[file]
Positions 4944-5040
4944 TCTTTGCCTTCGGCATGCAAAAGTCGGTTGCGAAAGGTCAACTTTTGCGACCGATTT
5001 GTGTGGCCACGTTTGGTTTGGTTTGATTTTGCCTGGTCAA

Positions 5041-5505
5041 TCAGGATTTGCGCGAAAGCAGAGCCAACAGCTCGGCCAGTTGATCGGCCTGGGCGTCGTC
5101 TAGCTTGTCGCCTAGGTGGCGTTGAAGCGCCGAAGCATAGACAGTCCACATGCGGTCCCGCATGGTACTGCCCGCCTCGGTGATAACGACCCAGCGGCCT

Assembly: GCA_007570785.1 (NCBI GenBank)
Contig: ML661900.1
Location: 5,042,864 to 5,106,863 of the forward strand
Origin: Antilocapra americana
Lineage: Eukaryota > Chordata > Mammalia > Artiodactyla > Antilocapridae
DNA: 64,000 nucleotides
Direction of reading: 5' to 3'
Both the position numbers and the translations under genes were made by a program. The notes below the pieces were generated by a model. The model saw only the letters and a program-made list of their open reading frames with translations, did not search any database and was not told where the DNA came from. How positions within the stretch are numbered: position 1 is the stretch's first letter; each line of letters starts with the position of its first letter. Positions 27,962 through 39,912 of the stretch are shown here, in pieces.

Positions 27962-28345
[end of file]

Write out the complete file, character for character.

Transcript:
Positions 4944-5040
4944 TCTTTGCCTTCGGCATGCAAAAGTCGGTTGCGAAAGGTCAACTTTTGCGACCGATTT
5001 GTGTGGCCACGTTTGGTTTGGTTTGATTTTGCCTGGTCAA

Positions 5041-5505
5041 TCAGGATTTGCGCGAAAGCAGAGCCAACAGCTCGGCCAGTTGATCGGCCTGGGCGTCGTC
5101 TAGCTTGTCGCCTAGGTGGCGTTGAAGCGCCGAAGCATAGACAGTCCACATGCGGTCCCGCATGGTACTGCCCGCCTCGGTGATAACGACCCAGCGGCCT

Assembly: GCA_007570785.1 (NCBI GenBank)
Contig: ML661900.1
Location: 5,042,864 to 5,106,863 of the forward strand
Origin: Antilocapra americana
Lineage: Eukaryota > Chordata > Mammalia > Artiodactyla > Antilocapridae
DNA: 64,000 nucleotides
Direction of reading: 5' to 3'
Both the position numbers and the translations under genes were made by a program. The notes below the pieces were generated by a model. The model saw only the letters and a program-made list of their open reading frames with translations, did not search any database and was not told where the DNA came from. How positions within the stretch are numbered: position 1 is the stretch's first letter; each line of letters starts with the position of its first letter. Positions 27,962 through 39,912 of the stretch are shown here, in pieces.

Positions 27962-28345